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WILEY v. PENNSYLVANIA PUBLIC UTILITY COMMISSION. (06/11/58)

THE SUPERIOR COURT OF PENNSYLVANIA


June 11, 1958

WILEY, APPELLANT,
v.
PENNSYLVANIA PUBLIC UTILITY COMMISSION.

Appeal, No. 269, Oct. T., 1957, from order of Pennsylvania Public Utility Commission, September 3, 1957, No. 20766, Folder 2, Amendment C, in case of Fred E. Wiley, trading and doing business as Wiley's Chester Auto Express, v. Pennsylvania Public Utility Commission. Order affirmed.

COUNSEL

Robert B. Greer, with him Butler, Beatty, Greer & Johnson, for appellant.

Paul Ribner, Assistant Counsel, with him Howard L. Criden, Assistant Counsel, and Thomas M. Kerrigan, Acting Counsel, for Pennsylvania Public Utility Commission, appellee.

James H. Booser, with him McNees, Wallace & Nurick, for Motor Freight Express, intervening appellee.

Paul F. Barnes, with him Shertz, Barnes & Shertz, for intervening appellees.

William J. Taylor, with him William P. Quinn, for intervening appellees.

Before Rhodes, P.j., Hirt, Gunther, Wright, Woodside, and Watkins, JJ. (ervin, J., absent).

Author: Rhodes

[ 186 Pa. Super. Page 312]

OPINION BY RHODES, P.J.

This appeal is from an order of the Pennsylvania Public Utility Commission denying an applicant a permit to render service as a contract carrier by motor vehicle to one particular shipper where it appeared that, although the applicant was willing and able to perform the service, the existing service of certificated common carriers was sufficient and satisfactory.

Fred E. Wiley, trading and doing business as Wiley's Chester Auto Express, filed an application with the commission on May 4, 1956, under section 804 of the Pennsylvania Public Utility Law, as amended, 66 PS § 1304, for a permit to transport as a contract carrier petroleum products, by-products, accessories, equipment and supplies for the Tidewater Oil Company between points in the counties of Philadelphia and Delaware and from points in said counties to other points in Pennsylvania and vice versa. Forty-four protests were filed. A hearing was held on July 13, 1956, at which time Wiley amended his application to exclude the transportation of commodities in tank vehicles and to exclude the transportation of commodities from points of origin in Delaware County. A second hearing was held after which briefs were filed; on May 6, 1957, the commission issued an order refusing the application. Wiley then appealed to this Court.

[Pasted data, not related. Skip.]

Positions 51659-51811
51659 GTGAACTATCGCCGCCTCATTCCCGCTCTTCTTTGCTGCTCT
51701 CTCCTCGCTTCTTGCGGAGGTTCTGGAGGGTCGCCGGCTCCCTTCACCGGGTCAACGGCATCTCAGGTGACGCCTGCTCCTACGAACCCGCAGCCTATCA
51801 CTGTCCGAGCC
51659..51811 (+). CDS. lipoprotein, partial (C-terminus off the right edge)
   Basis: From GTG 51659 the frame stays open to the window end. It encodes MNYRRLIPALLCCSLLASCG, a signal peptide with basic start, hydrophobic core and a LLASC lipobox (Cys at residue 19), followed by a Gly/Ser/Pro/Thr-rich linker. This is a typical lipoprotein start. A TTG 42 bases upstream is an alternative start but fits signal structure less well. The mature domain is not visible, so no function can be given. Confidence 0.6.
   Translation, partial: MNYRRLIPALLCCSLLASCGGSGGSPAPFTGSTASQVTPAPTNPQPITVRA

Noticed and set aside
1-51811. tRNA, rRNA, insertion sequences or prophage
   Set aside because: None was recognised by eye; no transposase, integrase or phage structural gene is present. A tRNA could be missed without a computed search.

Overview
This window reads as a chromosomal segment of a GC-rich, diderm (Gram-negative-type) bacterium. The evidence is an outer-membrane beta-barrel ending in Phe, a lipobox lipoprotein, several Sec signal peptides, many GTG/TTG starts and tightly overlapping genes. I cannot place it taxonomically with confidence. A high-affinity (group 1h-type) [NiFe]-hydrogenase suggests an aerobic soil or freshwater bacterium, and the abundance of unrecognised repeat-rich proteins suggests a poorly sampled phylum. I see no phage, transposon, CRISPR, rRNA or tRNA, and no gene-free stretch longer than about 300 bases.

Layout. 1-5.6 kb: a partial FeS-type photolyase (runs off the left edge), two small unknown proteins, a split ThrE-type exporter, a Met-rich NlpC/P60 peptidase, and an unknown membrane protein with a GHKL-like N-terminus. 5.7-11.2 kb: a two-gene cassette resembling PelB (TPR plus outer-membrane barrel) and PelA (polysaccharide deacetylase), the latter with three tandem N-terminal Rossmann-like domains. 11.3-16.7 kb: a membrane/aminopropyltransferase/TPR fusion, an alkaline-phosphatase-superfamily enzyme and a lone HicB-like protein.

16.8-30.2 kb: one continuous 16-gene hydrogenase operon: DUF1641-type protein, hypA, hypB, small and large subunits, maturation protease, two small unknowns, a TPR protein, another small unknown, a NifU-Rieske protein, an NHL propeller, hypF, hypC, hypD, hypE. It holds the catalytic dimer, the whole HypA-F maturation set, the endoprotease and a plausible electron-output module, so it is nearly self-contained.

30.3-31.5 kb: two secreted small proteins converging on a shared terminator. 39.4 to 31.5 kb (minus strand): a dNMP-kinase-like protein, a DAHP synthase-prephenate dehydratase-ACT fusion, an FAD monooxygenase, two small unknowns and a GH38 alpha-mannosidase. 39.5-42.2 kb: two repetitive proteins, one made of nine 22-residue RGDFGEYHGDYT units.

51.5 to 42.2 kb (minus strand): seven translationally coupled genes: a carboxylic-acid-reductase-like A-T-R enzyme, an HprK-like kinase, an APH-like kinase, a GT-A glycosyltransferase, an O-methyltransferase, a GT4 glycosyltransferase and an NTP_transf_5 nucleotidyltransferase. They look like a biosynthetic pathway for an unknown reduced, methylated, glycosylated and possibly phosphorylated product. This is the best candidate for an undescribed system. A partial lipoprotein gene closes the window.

[ 186 Pa. Super. Page 313]

Since the order of the commission did not contain findings of fact in sufficient detail to enable us to determine the questions in controversy, the record, on July 17, 1957, was remitted to the commission on its petition. On September 3, 1957, the commission issued a long form order setting forth its determination of the facts and the reasons for the denial of the application.

It is pertinent to note that contract carriers as distinguished from common carriers were not regulated and did not require a prerequisite approval or permit before rendering service until the Public Utility Law, Act of May 28, 1937, P.L. 1053, so provided in section 804, 66 PS § 1304. The Public Service Company Law of 1913 contained no provision for the regulation or certification of contract carriers. Pennsylvania Public Utility Commission v. Gornish, 134 Pa. Superior Ct. 565, 569, 4 A.2d 569; Infantino v. Pennsylvania Public Utility Commission, 146 Pa. Superior Ct. 245, 247, 22 A.2d 108. Experience in the administration of the Public Service Company Law demonstrated that the public interest required the regulation of contract carriers in order to coordinate the service and regulation of common carriers by motor vehicle and "to develop and preserve a safe highway transportation system properly adapted to the needs of the commerce of the Commonwealth of Pennsylvania and insure its availability between all points of production and markets of this Commonwealth." Section 801 of the Law, 66 PS § 1301; Pennsylvania Public Utility Commission v. Gornish, supra, 134 Pa. Superior Ct. 565, 569, 4 A.2d 569, 571. The Legislature determined as a matter of fact that the service of common carriers by motor vehicle and the service of contract carriers by motor vehicle "are so closely interwoven and interdependent, and so directly affect each other, that in

[ 186 Pa. Super. Page 314]

    order effectively to regulate such common carriers by motor vehicle and forwarders, and to provide a proper and safe highway transportation system in the public interest, it is necessary to regulate the service of such contract carriers by motor vehicle and brokers,..." Section 801 of the Law, 66 PS § 1301.